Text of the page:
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City Council Repeals Ordinance That Allowed Easier Demolitions for Historic Homes

The Council unanimously decided to walk back a 2010 ordinance that allowed smaller historic homes to be demolished.
A home at 1008 Betterton Circle overlooks an empty lot where a home burned nearby in 2023. Eboni Johnson

The Dallas City Council, which met for the third time in as many days Wednesday, voted unanimously to repeal an ordinance that advocates say allowed the demolition of dozens of historic homes in Black neighborhoods.

Since 2010, a section of the Dallas Development Code allowed for the demolition of homes smaller than 3,000 square feet within a Landmark District. Homes within these districts are designated as historic, and the distinction comes with design guidelines and preservation criteria meant to protect the existing structures.

The small piece of the code has disproportionately impacted Black neighborhoods, like Tenth Street, which began in the 1880s as a Freedman’s town. The clause was also immediately unpopular with preservationists and the neighborhood, both of which accurately predicted the ordinance would be used to bring down habitable homes that needed repair.

“The default for these homes became demolition, rather than consideration for rehabilitation,” assistant city manager Majed Al-Ghafry wrote in a memo about the matter earlier this month. The 3,000-square-foot rule, he said, “is unnecessary and has in effect, resulted in unintended consequences and disproportionate impact on communities of color.”

In a City Plan Commission meeting in January, Kate Singleton, Dallas’ chief preservation planner, said city code would still allow for the demolition of unsafe structures. City staff recommended removing the 3,000-square-foot rule.

“These regulations actually impact about 90 percent of the houses in the 21 historic districts that are 3,000 square feet or less,” she told commissioners. “Once you start demolishing in a neighborhood, the only thing that happens is more demolitions.”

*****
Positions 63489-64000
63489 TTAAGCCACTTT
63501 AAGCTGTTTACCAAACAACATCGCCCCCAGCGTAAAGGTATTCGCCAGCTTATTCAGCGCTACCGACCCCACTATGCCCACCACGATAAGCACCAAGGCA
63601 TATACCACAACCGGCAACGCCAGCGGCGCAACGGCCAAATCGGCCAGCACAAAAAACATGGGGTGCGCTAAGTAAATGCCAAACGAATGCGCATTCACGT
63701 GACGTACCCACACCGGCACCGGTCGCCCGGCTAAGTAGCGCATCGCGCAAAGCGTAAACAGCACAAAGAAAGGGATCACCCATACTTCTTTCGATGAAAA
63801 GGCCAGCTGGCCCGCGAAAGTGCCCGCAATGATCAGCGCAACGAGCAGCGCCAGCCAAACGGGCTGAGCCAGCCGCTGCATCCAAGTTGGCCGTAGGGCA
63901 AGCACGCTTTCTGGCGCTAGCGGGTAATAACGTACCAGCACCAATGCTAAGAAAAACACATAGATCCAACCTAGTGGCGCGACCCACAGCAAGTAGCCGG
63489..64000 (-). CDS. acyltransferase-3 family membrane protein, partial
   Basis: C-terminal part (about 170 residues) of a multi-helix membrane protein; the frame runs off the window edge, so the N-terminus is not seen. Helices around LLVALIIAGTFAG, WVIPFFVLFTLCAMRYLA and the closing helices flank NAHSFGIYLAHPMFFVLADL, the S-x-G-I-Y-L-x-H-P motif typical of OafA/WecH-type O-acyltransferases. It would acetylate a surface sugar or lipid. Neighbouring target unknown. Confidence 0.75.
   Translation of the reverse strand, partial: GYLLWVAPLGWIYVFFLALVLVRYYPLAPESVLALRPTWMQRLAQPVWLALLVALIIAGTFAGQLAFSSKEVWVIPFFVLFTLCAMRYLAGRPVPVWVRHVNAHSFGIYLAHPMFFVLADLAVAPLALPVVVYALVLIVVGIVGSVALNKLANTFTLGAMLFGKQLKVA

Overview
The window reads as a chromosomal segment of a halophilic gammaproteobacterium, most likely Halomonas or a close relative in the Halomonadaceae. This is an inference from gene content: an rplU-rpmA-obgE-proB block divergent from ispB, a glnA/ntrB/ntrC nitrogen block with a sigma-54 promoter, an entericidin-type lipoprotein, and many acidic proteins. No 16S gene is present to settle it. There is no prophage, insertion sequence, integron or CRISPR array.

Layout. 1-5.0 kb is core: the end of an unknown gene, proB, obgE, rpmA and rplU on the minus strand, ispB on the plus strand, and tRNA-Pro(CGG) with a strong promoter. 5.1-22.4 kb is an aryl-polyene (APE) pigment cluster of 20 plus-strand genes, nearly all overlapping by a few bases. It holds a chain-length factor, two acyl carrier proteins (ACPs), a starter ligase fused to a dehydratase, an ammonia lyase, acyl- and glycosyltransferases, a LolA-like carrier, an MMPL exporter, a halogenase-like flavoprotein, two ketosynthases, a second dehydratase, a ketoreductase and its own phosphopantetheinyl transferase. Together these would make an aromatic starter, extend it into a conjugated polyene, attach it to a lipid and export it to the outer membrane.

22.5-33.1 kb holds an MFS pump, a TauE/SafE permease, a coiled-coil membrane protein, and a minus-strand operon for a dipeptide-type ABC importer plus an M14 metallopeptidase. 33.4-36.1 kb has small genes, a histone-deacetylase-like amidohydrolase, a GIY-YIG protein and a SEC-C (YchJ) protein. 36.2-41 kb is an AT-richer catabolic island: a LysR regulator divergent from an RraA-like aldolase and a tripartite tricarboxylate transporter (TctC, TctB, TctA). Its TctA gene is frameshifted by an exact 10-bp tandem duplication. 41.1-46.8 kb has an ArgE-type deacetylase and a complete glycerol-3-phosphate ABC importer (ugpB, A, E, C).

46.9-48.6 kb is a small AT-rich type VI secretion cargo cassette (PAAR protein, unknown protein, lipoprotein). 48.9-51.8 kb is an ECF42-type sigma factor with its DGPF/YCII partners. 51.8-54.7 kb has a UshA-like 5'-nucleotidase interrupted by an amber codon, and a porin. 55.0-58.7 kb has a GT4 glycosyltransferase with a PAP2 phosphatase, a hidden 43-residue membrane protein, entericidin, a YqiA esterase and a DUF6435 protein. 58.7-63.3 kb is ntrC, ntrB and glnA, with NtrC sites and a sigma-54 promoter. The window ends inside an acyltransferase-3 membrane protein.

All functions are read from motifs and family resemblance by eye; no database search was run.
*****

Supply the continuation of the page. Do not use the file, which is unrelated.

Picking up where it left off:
Council Member Carolyn King Arnold, whose district includes the Freedman’s town, has long advocated for better protections for Tenth Street.

 “I want to make sure I thank, first of all, this Council for supporting us when we ask for your support on initiatives that impact Tenth Street,” she said. “We continue to need you as we continue to protect — as much as we can — that community from rapid gentrification.” 

Council Member Jaynie Schultz agreed with Arnold, saying that the code was “something that was so wrong for way too long” and was abused by many people. She also noted that the move to repeal it would protect other historic homes in the city, too.

A lawsuit alleges that upwards of 72 homes in the Tenth Street Historic District were demolished since the code was enacted. Neighbors know Wednesday’s vote won’t bring those homes back, but it will help protect the rest of the neighborhood.


Bethany Erickson

Bethany Erickson

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Bethany Erickson is the senior digital editor for D Magazine. She's written about real estate, education policy, the stock market, and crime throughout her career, and sometimes all at the same time. She hates lima beans and 5 a.m. and takes SAT practice tests for fun.

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